Pauly’s Test- Definition, Principle, Procedure, Result, Uses

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Pauly’s Test Definition

Pauly’s test is a biochemical test for the detection of tyrosine and histidine where the reagent couples with amines, phenols, and imidazole groups. The test was discovered by and is named after the German Chemist Hermann Pauly. Pauly’s test is a specific test for proteins containing tyrosine and histidine as the reagent undergoes diazotization with aromatic groups. The reaction is performed under cold conditions as the diazonium compound can only form at cold temperatures. The test is a specific test for proteins, which is performed for further differentiation between amino acids and proteins.

Objectives of Pauly’s Test

  • To detect the presence of tyrosine and histidine-containing proteins.
  • To differentiate between histidine and tyrosine from other amino acids.

Principle of Pauly’s Test

Pauly’s test is based on the principle of coupling between the amino acids and the diazonium ion formed in the reagent. The pauly’s reagent consists of sulphanilic acid dissolved in concentrated hydrochloric acid. The sulfanilic acid undergoes diazotization in the presence of sodium nitrate and hydrochloric acid. The result of the diazotization reaction is the diazonium salt (p-phenyldiazosulphonate). The diazonium salt thus formed couples with histidine molecule in an alkaline condition to form a dark red or cherry colored compound. The color might decrease in intensity and changes into an orange color when the solution is made acidic. In the case of tyrosine, a similar cherry red-colored complex is formed which then changes into yellow color on dilution and bronze-yellow color on acidification. Each molecule of histidine and tyrosine reacts with two moles of diazonium compound reacts to form a mole of bis(azobenzenesulphonic acid)histidine or bis(azobenzenesulphonic acid)tyrosine.


Sulphanilic acid + HNO2 + HCl        →         Diazonium salt + 2H2O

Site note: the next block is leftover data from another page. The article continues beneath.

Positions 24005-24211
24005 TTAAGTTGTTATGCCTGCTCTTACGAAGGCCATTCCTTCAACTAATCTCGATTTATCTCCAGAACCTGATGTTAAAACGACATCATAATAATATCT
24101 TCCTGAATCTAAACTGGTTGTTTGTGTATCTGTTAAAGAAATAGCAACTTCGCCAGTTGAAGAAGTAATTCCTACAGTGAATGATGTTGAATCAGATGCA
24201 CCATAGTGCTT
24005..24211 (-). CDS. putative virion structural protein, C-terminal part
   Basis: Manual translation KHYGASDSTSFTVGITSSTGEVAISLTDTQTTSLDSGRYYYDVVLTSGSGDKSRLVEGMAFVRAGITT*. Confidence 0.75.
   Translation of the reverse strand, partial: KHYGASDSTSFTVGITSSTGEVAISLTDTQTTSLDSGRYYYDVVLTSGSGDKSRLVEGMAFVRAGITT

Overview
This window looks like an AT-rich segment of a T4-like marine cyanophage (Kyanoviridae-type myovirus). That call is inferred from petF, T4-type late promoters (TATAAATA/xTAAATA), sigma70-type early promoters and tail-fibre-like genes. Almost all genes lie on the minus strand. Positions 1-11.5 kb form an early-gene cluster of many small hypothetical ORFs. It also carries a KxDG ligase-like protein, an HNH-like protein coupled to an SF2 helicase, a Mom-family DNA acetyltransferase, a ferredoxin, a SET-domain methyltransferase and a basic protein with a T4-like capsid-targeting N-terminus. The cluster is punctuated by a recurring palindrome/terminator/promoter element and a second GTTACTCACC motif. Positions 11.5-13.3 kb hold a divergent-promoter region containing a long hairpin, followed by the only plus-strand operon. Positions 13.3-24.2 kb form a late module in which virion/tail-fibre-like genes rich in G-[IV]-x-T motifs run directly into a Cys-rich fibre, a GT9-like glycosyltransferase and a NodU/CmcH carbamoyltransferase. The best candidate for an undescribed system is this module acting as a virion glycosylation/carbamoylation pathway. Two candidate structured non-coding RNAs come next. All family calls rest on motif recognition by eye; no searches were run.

Diazonium salt + Tyrosine        →        Azo dye (red color)



  • 1% Sulphanilic acid (chilled)
  • 10% HCl
  • 5% Sodium nitrite (chilled)
  • 10% Sodium carbonate
  • Chilled sample (1% tyrosine, 1% histidine)

Materials required

  • Ice bath
  • Vortex
  • Test tubes
  • Test tube stand
  • Pipettes

Procedure of Pauly’s Test

  • To a test tube, 1 ml of chilled sulfanilic acid is added, and a few drops of pre-chilled sodium nitrite are mixed in a vortex.
  • One ml of amino acid sample is immediately added to the test tube and mixed in a vortex.
  • Few drops of sodium carbonate are added to the test tube drop by drop until color begins to appear.

Result and Interpretation of Pauly’s Test

Pauly’s Test

  • Positive result: A positive result is demonstrated by the appearance of a red-colored complex, indicating the presence of histidine and tyrosine in the solution.
  • Negative result: A negative result is demonstrated by the absence of a red-colored solution, indicating the absence of histidine and tyrosine in the sample.

Uses of Pauly’s Test

  • Pauly’s test is used to detect the presence of tyrosine and histidine-containing proteins.
  • The test also allows the differentiation of histidine and tyrosine from other amino acids.

Limitations of Pauly’s Test

  • The formation of diazonium salt occurs at cold temperatures; thus, the test should be performed in the presence of ice.
  • The test doesn’t allow the differentiation between histidine and tyrosine. Millon’s Test can be performed as histidine gives a negative result in Millon’s test.


  • D (2012). Biochemistry. Fourteenth Edition. Academic Publishers. Kolkata.
  • Tiwari, A. (2015). Practical Biochemistry.  LAP Lambert Academic Publishing.

About Author

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Anupama Sapkota

Anupama Sapkota has a bachelor’s degree (B.Sc.) in Microbiology from St. Xavier's College, Kathmandu, Nepal. She is particularly interested in studies regarding antibiotic resistance with a focus on drug discovery.

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